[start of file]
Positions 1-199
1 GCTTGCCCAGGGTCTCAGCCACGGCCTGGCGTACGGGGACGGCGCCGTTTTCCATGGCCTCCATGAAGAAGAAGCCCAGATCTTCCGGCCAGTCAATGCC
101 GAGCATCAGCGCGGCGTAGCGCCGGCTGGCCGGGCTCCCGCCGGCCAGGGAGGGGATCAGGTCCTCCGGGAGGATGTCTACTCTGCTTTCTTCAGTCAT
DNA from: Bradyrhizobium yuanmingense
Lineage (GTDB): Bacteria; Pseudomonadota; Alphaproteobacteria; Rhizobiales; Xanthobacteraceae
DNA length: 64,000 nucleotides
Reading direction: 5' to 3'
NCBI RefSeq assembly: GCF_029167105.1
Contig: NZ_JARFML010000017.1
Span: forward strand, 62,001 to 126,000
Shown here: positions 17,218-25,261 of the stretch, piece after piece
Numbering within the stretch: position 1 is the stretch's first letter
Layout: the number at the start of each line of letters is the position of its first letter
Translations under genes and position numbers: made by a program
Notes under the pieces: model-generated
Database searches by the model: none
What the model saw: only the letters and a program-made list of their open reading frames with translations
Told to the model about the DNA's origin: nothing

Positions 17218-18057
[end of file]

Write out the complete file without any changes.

Positions 1-199
1 GCTTGCCCAGGGTCTCAGCCACGGCCTGGCGTACGGGGACGGCGCCGTTTTCCATGGCCTCCATGAAGAAGAAGCCCAGATCTTCCGGCCAGTCAATGCC
101 GAGCATCAGCGCGGCGTAGCGCCGGCTGGCCGGGCTCCCGCCGGCCAGGGAGGGGATCAGGTCCTCCGGGAGGATGTCTACTCTGCTTTCTTCAGTCAT
DNA from: Bradyrhizobium yuanmingense
Lineage (GTDB): Bacteria; Pseudomonadota; Alphaproteobacteria; Rhizobiales; Xanthobacteraceae
DNA length: 64,000 nucleotides
Reading direction: 5' to 3'
NCBI RefSeq assembly: GCF_029167105.1
Contig: NZ_JARFML010000017.1
Span: forward strand, 62,001 to 126,000
Shown here: positions 17,218-25,261 of the stretch, piece after piece
Numbering within the stretch: position 1 is the stretch's first letter
Layout: the number at the start of each line of letters is the position of its first letter
Translations under genes and position numbers: made by a program
Notes under the pieces: model-generated
Database searches by the model: none
What the model saw: only the letters and a program-made list of their open reading frames with translations
Told to the model about the DNA's origin: nothing

Positions 17218-18057